Silence. Apparently no one gives a shit. They all turn their attention back to the lecture.
Lucy smiles gratefully at Glen. Bless him for trying.
“Maybe they didn’t hear,” he whispers, and then, louder, “I’d love to have a cool job that takes me to Africa, like Lucy.”
If anyone in the group wants to find out what Lucy actually does for a living, they hide their interest like a champion poker player. Tumbleweed blows through the bar.
“I’ve been to Africa,” says Sergio, the tour guide, neatly making the conversation about him like a pro.
“Oh really?” asks Lucy politely. “Where? What did you do there?”
“I worked as a tour guide in Cape Town before I moved to London.”
Spurred on by Lucy’s apparent (faked) interest, Sergio proceeds to give Lucy his entire career history and his views on London, the tourism industry, and some of his clients while Lucy nods politely and asks appropriate follow-up questions. But when he starts mansplaining to her about travelling in Africa, even chatty Lucy can’t fake interest anymore, so she tuns to Dan instead.
“So, what’s your most unpopular or controversial opinion?” she asks him, hoping to see if Dan might have a sense of humour under that quiet exterior.
He does not. “I think Universal Credit is a really bad idea,” he replies seriously.
“Oh, OK,” says Lucy, and her will to live convulses, splutters its last breath, and dies.
Defeated, she returns to chatting to Glen, who is starting to get frustrated because there are two pretty girls on the next table and he wants his chance to talk to them. Of course Lucy would rather keep him by her side, since he’s the only man in the room capable of stringing a sentence together and if he leaves she will have to go back to trying to drag words out of this bunch of pointless robots. But she wants him to be happy, so in a moment of breathtaking self-sacrifice she takes advantage of a break in proceedings to have a quiet word with the organiser and remind him that it’s time to rotate the tables again. Well he did ask for feedback, right?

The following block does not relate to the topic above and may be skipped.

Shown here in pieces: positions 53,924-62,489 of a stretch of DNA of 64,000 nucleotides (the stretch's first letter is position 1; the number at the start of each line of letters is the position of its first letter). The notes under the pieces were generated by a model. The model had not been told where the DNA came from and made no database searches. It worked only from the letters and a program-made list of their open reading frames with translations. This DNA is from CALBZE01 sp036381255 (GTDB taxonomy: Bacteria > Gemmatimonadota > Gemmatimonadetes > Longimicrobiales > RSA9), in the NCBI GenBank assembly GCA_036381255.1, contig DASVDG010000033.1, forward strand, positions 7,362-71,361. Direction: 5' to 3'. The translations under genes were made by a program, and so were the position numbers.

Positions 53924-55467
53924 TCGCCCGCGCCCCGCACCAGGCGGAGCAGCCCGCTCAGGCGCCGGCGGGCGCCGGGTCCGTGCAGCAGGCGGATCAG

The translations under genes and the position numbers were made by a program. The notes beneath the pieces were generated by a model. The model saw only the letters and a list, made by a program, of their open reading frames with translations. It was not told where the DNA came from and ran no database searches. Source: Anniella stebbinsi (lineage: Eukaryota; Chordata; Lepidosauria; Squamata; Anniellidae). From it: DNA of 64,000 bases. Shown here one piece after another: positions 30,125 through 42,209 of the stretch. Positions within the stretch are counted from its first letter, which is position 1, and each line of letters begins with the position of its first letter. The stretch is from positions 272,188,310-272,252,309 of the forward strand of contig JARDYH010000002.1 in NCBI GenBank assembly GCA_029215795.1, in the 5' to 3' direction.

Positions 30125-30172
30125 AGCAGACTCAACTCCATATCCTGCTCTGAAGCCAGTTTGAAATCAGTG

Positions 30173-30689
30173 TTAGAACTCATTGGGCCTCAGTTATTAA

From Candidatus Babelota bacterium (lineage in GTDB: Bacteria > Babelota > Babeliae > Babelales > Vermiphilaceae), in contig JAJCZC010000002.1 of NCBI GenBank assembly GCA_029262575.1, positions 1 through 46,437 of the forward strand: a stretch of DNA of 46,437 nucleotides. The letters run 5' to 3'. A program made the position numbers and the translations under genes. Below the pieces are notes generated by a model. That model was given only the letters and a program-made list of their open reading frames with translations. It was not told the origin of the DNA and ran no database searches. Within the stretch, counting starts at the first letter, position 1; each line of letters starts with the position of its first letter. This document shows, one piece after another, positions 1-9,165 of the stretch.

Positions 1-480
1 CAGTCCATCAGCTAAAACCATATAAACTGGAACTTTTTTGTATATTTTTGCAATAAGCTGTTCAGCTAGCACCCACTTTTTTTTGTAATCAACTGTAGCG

And so the men move on, and Lucy’s table is joined by two random older blokes whose names Lucy can’t be bothered to remember. The third in their group was apparently so bored he already went home. Lucy starts to think he might have had the right idea and decides to just chat to the girls instead.
Last chance saloon
After 3876 hours the wine tasting event finally ends, and the organiser asks them to vacate the area so staff can clear up. Glen, Lucy, and a few others go back down to the bar for another drink.
While Glen continues his pursuit of the two pretty girls, Lucy stands by the bar and Jerome, the quick-witted teacher, comes over to talk to her. He’s extremely flirty and full of compliments, telling her she has a great sense of humour and that he thinks she’s brilliant, and later, that she’s very pretty, all of which makes her more uncomfortable than sitting down on a toilet and finding it still warm.
So naturally she tries to divert attention away from herself and towards the first thing that comes to hand, which happens to be a bizarre decoration standing beside her on the bar: a sort of ornamental tree with small bowls hanging off its branches containing a variety of herbs and spices. To avoid having to make eye contact Lucy makes a point of studying the contents of each one and trying to work out what they are – “Star anise! That’s fennel seed! Is this juniper?” – until she leans in too close and her hair gets tangled in one of the branches. Jerome laughs wickedly at her very obvious discomfort and Lucy is forced to hastily detach herself, point out that it’s late and she has work in the morning, and run away.
What the fuck is wrong with me? she thinks as hurries to the tube. Why is it that when a man is quite full-on and thinks I’m attractive that I blush and I can’t deal with it? Is this why I’m single? Or maybe it’s just because I don’t fancy this guy. He is being quite forward, after all. If I fancied him back then maybe I’d enjoy it. But how would I know? I can’t remember the last time I met a single guy who I fancy, who fancies me back. But this guy is chatty and articulate and likes me, so why don’t I fancy him?! WTF is wrong with me?
Lucy doesn’t think she’ll be going wine tasting again. From now on she’ll just stick to regular wine drinking like a normal person.